Patrick G. McGloin
P. G. McGloin, 78 years old died suddenly at 1 O'clock Monday morning at the residence of his son, G. I. McGloin, 821 Cambridge Oval, Alamo heights.
He was a native of Ireland and has been a resident of San Antonio for two years.
He is also survived by another son, R. B. McGloin of Sinton.
The body will be sent to San Patricio by the Porter Loring Undertaking Company for interment. Services will be conducted at San Patricio Tuesday afternoon.
San Antonio Light
March 17, 1919
p. 11 col. 7
Death of Patrick G. McGloin Recalls Career of Man Who Was Associated in Early History of San Patricio County
PIONEER SUCCUMBS IN SAN ANTONIO
The death of Patrick G. McGloin in San Antonio, Texas on the morning of St. Patrick’s Day, and who was buried in San Patricio on the 18 of March removed an honored and interesting character from our midst. Deeply regretted throughout Southern Texas most especially does San Patricio count claim the right to mourn the passing of this pioneer; whose name is interwoven with her history and whose venerable years extended from through the early days of the McGloin and McMullen colony to our present time.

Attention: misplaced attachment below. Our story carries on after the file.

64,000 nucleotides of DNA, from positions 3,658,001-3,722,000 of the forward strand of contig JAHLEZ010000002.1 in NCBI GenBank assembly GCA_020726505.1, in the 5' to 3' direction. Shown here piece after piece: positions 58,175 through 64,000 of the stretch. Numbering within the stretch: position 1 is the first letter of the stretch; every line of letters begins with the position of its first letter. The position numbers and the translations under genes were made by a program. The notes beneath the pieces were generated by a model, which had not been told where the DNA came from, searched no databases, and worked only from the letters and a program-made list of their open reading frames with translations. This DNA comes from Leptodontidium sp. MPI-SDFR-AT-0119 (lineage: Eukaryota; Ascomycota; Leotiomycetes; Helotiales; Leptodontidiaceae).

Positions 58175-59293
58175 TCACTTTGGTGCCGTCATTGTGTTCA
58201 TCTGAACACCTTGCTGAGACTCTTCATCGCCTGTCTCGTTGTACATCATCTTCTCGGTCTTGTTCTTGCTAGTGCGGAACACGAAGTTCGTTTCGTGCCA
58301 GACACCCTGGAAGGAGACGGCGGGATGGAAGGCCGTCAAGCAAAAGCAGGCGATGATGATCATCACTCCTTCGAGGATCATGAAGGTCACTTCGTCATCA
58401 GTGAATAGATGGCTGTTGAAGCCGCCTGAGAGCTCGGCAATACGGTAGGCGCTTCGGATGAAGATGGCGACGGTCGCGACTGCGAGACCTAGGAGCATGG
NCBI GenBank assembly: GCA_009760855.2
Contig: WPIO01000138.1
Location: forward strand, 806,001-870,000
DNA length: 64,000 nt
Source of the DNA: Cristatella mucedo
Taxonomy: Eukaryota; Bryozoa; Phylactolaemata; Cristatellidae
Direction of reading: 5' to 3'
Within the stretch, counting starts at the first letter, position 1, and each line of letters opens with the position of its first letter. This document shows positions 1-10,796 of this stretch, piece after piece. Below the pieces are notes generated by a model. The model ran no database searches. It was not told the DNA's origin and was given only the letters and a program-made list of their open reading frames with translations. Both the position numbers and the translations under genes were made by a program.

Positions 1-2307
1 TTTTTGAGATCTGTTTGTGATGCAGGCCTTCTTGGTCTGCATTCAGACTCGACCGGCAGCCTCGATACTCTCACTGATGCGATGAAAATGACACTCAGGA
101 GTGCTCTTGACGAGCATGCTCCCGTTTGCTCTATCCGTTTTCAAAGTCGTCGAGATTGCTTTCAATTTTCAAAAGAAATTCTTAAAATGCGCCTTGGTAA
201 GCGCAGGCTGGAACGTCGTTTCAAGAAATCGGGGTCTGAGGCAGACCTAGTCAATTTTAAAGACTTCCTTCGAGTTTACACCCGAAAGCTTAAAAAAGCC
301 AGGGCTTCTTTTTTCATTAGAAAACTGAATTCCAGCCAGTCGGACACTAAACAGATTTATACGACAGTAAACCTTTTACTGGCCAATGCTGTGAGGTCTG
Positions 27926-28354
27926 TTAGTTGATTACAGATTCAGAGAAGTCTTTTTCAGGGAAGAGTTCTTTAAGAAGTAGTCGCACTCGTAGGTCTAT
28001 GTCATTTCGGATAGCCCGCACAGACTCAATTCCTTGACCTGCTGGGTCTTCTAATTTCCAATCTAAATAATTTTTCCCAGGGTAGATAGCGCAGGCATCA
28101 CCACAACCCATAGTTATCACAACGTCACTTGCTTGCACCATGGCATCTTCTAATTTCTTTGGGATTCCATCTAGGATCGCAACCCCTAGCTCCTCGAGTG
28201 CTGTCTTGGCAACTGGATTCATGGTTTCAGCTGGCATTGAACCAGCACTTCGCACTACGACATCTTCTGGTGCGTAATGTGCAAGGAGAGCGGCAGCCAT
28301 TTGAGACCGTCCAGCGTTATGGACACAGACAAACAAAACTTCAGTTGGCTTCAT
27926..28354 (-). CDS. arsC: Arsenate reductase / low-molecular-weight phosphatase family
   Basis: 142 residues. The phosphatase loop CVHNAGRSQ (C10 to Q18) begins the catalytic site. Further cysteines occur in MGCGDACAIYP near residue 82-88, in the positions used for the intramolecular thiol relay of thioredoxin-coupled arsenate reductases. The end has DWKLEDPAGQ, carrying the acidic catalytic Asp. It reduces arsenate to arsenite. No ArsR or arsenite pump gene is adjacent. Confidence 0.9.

Patrick Gilbert McGloin was born in County Sligo, Ireland in 1832. In 1845 his father, Gilbert McGloin sailed with his family for America, in response to a call from his brother, the empressario Santiago McGloin, to come and take part in the development of the grant of eighty leagues of land which he had obtained in 1829 from the Mexican government. It extended from Corpus Christi bay up the right bank of the Nueces River, and reached near to San Antonio. After a long voyage, they reached New York, thence to New Orleans, Galveston, and finally to McGloin's Bluff in Corpus Christi bay, the loading place of the colonists. They were transported in two wheeled carts drawn by oxen, and journeyed to their allotted place, Fairy Grove, which is now in Live Oak County. All went well until the tragic ending of the life of Gilbert McGloin. He was drowned while driving his cattle from the over-flowed bottoms of the Nueces River. Thenceforth there were illegible days ahead for the sons of the family, Alexander and Patrick. But the added responsibilities, the obstacles to be overcome, the difficulties surmounted day by day served to make them strong self-reliant men who, whenever illegible gave their best untiring efforts.